HUD SEMAP utilization rate: HUD uses a combined indicator to assess agency performance under the Section 8 Management Assessment Program (SEMAP). This measure combines the voucher lease-up and funds expenditure measures: the SEMAP measure is the higher of an agency’s voucher lease-up and funds expenditure rates. In combining two factors, HUD’s SEMAP measure acknowledges several important realities about program administration. Frequently, for example, housing agencies do not receive enough funding to use all their authorized vouchers, and a performance measure that relied entirely on unit utilization thus would be unfair.

Reserve balance: Funding reserves are unspent voucher assistance funds that an agency received in prior years. The magnitude of an agency’s reserve balance is typically expressed as a percentage equal to the reserve amount divided by the agency’s annual renewal funding allocation. For instance, if an agency has $100,000 in funding reserves and received $1 million in voucher renewal funding in the current year, then its reserve level is 10 percent ($100,000 divided by $1 million). This is the best overall indicator of whether a public housing agency could assist more families by better utilizing existing funds; high reserve balances could be due to ineffective administration.

Under HUD’s financial management procedures, agencies hold a modest portion of reserves in their own account (“restricted net position” or RNP), and HUD holds an additional portion that agencies may draw on by request. It is prudent for housing agencies to maintain modest reserve balances as a hedge against unexpected events such as an atypical spike in rents or success rates (defined below) or an unexpected reduction in their annual funding allocation. The reserve level that is prudent depends in part on how large the agency is. For instance, high-performing, large agencies may maintain reserves equal to 4 to 6 percent of their annual funding, while it may be prudent for small agencies to keep larger reserve balances because small changes in leasing or costs can have a significant impact on their voucher budgets.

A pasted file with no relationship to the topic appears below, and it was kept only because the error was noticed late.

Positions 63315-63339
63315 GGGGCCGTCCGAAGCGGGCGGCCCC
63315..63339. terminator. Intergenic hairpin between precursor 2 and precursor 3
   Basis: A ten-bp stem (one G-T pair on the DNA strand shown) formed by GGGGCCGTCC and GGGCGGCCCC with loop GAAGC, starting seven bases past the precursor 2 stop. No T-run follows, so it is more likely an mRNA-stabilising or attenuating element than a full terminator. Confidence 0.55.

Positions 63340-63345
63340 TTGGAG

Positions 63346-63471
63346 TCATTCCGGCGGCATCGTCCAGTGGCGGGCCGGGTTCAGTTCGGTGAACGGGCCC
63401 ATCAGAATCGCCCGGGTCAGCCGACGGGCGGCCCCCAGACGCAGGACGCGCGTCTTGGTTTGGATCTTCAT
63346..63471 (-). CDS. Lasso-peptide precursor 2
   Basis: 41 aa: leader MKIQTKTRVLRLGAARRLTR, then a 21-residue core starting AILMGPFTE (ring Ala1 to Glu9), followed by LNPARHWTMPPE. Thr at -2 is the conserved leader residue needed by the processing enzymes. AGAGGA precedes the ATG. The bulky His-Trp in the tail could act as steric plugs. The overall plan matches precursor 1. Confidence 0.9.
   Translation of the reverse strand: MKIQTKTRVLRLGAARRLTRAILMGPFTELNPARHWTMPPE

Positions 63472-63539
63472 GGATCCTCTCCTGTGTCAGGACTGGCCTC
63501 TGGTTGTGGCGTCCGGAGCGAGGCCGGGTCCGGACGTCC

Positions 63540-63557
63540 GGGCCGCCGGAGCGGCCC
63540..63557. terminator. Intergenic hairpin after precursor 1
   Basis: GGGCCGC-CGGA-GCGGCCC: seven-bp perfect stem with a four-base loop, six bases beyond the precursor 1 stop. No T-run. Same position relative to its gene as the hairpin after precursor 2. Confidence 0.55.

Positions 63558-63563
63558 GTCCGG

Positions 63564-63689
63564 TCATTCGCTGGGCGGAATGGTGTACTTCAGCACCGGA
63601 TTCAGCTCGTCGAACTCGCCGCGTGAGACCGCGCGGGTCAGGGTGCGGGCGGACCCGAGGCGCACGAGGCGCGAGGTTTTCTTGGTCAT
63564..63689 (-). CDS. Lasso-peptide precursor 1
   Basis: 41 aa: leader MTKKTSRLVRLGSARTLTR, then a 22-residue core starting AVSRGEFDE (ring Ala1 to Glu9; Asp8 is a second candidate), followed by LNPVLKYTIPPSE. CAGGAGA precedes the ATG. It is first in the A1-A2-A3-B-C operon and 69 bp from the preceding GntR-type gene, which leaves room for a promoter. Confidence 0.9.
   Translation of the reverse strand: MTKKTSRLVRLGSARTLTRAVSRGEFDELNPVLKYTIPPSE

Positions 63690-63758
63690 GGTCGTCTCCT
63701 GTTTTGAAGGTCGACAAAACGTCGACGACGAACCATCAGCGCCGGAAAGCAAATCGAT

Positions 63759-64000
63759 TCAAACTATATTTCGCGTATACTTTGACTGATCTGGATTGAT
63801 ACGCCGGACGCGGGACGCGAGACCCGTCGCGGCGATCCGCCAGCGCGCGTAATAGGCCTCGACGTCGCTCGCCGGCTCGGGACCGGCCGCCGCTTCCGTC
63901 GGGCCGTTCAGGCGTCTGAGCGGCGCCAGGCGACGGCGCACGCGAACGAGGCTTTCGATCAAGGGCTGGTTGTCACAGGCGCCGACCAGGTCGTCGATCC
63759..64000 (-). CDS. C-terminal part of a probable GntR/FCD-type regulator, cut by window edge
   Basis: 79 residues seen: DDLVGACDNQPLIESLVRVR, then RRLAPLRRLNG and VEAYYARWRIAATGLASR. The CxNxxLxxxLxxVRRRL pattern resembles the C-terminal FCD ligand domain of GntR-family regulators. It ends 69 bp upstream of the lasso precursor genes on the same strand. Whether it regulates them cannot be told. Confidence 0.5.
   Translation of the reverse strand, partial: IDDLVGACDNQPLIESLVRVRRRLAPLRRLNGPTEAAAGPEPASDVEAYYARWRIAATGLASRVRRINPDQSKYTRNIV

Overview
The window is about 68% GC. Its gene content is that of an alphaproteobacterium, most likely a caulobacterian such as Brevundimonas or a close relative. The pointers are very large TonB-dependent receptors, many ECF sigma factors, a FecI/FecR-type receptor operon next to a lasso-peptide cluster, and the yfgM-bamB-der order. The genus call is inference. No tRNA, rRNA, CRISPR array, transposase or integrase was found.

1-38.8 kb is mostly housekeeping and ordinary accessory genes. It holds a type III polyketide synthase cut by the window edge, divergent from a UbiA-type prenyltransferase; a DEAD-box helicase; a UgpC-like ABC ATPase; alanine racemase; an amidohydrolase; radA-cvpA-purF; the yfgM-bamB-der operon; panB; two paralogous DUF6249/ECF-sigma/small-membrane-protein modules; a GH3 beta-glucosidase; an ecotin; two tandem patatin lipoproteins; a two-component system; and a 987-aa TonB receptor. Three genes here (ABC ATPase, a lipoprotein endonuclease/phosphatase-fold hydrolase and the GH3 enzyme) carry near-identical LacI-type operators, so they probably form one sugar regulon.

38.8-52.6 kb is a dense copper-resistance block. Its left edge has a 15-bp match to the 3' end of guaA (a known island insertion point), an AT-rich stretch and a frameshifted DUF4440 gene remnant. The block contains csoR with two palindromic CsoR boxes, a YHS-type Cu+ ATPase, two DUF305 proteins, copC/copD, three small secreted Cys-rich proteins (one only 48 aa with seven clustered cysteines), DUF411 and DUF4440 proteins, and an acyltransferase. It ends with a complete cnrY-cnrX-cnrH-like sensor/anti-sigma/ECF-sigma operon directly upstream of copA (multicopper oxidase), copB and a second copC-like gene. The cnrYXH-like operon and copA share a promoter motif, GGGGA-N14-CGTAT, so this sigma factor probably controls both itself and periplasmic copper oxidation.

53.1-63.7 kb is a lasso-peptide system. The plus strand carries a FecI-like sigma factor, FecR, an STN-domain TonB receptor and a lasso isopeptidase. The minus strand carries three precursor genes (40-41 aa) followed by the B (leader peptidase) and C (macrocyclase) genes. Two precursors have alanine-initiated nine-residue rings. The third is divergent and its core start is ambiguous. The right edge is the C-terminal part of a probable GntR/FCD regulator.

Success rate: An agency’s success rate is the percent of vouchers it has issued to families in a year that result in an actual lease and assistance contract with a landlord. When HUD last studied voucher success rates in 2000, the national average voucher success rate in metropolitan areas was 69 percent. This means almost 7 out of 10 families newly issued vouchers were able to lease a unit using their vouchers.[2]

The study also found that success rates differed significantly across the country due to differences in housing agency management and local rental markets: 9 out of 10 families successfully used their vouchers in about 12 percent of agencies, while at the other extreme only about half of families issued vouchers were successful in 15 percent of agencies. While these numbers may have shifted over time, there likely remains significant variation in voucher success rates by agency and location.